Behind the scenes: Installing “Oscar de la Renta: Five Decades of Style” at the George W. Bush Presidential Center
Inside and underneath the Bush Center’s time-traveling Oscar de la Renta exhibit
by CHRISTINA GEYER
photographs by DANIEL DRIENSKY
An operation is underway. A studious-looking man wearing glasses and a long beige lab coat carefully handles a mass of golden tulle and sequins, lifting it gently off the floor and over the head of an elegant, white-lacquer mannequin. Slowly, he pulls the dress over the mannequin’s petite shoulders, dressing her attentively — nipping the tulle here, pinning it there — as if performing a highly calculated surgery where each move is a matter of life or death. The man in question — purse-lipped, with his hair perfectly parted and a perfectionist air about him — is Glenn Petersen, a conservator at the renowned Costume Institute at the Metropolitan Museum of Art in New York. The fiberglass woman he is dressing is carefully posed on a platform in an exhibition gallery at the George W. Bush Presidential Center. The tulle-and-sequin confection in his gentle hands? Designed by Oscar de la Renta for the actress Sarah Jessica Parker.
At the time of the fitting, in mid-July, the opening of “Oscar de la Renta: Five Decades of Style” was in exactly one week. Petersen and fashion curators Molly Sorkin and Jennifer Park were well aware of the limited time they had to dress 63 similar mannequins in equally meticulous fashion. “It isn’t a matter of just dropping a dress on the mannequin,” Sorkin said. “It is the job of the dresser to make the clothing come alive by building understructures that mold and shape the mannequins’ bodies to fit the garments and make them each look their best.” Sorkin and her colleagues employ precise methods during the installation of a fashion exhibition such as de la Renta’s, on view through October 5. “Mannequins are rigid structures with idealized measurements,” she said, “that can be unforgiving to clothes that have been worn by real women.” In this case, the real women are a rather high-profile group: Vogue magazine editor-in-chief Anna Wintour, actress Anne Hathaway, Houston socialite Lynn Wyatt and Fort Worth socialite and philanthropist Mercedes Bass, the exhibit’s underwriter.
The process of fitting and sculpting a gown onto an inanimate form requires hours. Foam, crumpled tissue paper, sewing pins and wires are used to pad and shape a stiff mannequin into something with a more lifelike shape. Proportions and fit become even more important when the exhibit is a retrospective, displaying clothing that spans decades and trends. A silhouette from the 1980s, for example — cinched waist, big bouffant shoulders — must be made to look as if it were worn during that era. It can’t be similar to the A-line shape created by a loose-fitting caftan of the 1960s. A walk through the de la Renta show is a bit like glamorous time-traveling, and none of the labor over many months — arranging first-class shipping of the gowns from all over the globe, the painstaking fittings, the purposeful gallery lighting — is apparent. Special walls have been erected and painted to highlight the clothes displayed in front of them: fuchsia, black, sunflower yellow. The dozens of cardboard shipping boxes, bubble wrap, plastic wrap, scissors, painter’s tape and sewing kits that littered the floor have disappeared. What remains is a magnificent showcase, beautifully lighted, without one hint of the work it all required.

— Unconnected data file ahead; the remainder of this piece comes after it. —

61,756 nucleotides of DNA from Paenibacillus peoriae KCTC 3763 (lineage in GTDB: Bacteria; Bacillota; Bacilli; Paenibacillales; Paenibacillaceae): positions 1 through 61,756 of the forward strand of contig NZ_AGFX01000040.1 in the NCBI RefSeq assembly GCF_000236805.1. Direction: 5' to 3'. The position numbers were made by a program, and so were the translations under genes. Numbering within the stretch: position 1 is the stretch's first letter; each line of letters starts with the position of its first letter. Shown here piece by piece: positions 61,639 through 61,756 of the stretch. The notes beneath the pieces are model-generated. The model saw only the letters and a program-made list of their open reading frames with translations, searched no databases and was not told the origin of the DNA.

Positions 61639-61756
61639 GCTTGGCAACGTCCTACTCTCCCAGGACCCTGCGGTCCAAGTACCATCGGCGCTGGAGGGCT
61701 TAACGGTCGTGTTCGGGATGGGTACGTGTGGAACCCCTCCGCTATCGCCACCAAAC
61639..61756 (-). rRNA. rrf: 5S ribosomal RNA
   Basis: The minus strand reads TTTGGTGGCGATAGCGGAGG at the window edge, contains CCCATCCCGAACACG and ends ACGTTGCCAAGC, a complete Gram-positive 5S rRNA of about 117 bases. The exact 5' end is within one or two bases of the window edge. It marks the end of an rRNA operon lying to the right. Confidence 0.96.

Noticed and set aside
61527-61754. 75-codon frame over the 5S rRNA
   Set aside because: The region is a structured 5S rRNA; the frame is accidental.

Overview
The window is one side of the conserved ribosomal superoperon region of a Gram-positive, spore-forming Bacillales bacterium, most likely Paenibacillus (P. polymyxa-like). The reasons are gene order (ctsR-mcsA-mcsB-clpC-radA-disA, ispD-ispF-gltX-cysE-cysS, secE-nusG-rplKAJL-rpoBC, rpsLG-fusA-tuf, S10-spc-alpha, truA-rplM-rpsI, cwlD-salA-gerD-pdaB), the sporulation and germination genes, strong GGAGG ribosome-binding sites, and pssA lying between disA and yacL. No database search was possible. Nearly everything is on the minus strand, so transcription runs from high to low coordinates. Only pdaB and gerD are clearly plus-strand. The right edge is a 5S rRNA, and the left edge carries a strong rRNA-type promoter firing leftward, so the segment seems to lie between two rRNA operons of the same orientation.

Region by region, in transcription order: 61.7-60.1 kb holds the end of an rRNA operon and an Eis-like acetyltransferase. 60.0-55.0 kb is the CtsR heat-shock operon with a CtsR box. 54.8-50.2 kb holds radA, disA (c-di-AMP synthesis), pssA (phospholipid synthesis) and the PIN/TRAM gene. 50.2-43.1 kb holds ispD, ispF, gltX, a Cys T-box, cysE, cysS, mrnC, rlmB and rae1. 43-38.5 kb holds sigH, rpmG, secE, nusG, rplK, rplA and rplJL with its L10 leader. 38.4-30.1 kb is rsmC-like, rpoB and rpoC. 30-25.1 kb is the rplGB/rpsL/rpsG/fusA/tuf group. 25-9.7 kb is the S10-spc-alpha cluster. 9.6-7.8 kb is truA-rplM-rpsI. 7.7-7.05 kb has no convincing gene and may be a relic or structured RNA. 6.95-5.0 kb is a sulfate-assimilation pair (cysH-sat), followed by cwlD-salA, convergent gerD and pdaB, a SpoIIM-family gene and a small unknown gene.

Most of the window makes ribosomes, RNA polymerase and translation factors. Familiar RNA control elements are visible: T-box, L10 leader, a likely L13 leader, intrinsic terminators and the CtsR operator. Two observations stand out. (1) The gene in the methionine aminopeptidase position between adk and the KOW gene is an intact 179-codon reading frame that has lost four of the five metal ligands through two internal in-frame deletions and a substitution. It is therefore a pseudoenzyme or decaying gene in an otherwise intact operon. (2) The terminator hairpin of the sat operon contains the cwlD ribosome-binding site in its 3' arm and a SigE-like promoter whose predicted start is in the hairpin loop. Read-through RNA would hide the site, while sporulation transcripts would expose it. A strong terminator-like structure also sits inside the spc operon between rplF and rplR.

To the naked eye, it is all about the clothes. De la Renta, 82, began his career working for the Spanish couturier Cristóbal Balenciaga before launching his own New York–based line in 1967, still headquartered there today. He has explored myriad styles and inspiration and the exhibit’s six sections illustrate his strongest: the art, culture and dress of Spain; couture craftsmanship; global influences; the celebrity-laden red carpet; dressing first ladies, including Hillary Clinton, Nancy Reagan and Laura Bush; and gardens. It is in the latter that some of de la Renta’s most over-the-top dresses are on display, including many loaned by Bass herself.
During their first view of the finished exhibit, Bush and Bass toured with Oscar de la Renta CEO Alex Bolen. “There are so many flowers,” said Bush. “Well, look at what Mercedes has on now,” she said, motioning to the floral chiffon dress — indeed, by de la Renta — Bass was wearing that afternoon. “If Oscar was there,” said Bass in reply, about the many glittery events she has attended, “I was in an Oscar.” She laughed, then continued: “Even if Oscar wasn’t there, I was in an Oscar.” A hush overtook the gallery as Bass, Bush and Bolen looked around. The realization that all of the clothing in the exhibit was once lived in (and loved) by real people became almost overwhelming. Each dress, suit and gown — lighted to perfection, Sorkin said, “to emphasize the significant features of each garment, to highlight pattern, texture and embellishment” — is a representation of the highly personal relationship that exists between its owner and de la Renta. “Meeting Oscar,” said Bass, “is just meeting a whole world of talent, brilliance, warmth, love, friendship. He loves the world in which he lives and he has created it for himself — and he shares it with all his friends and all his admirers.”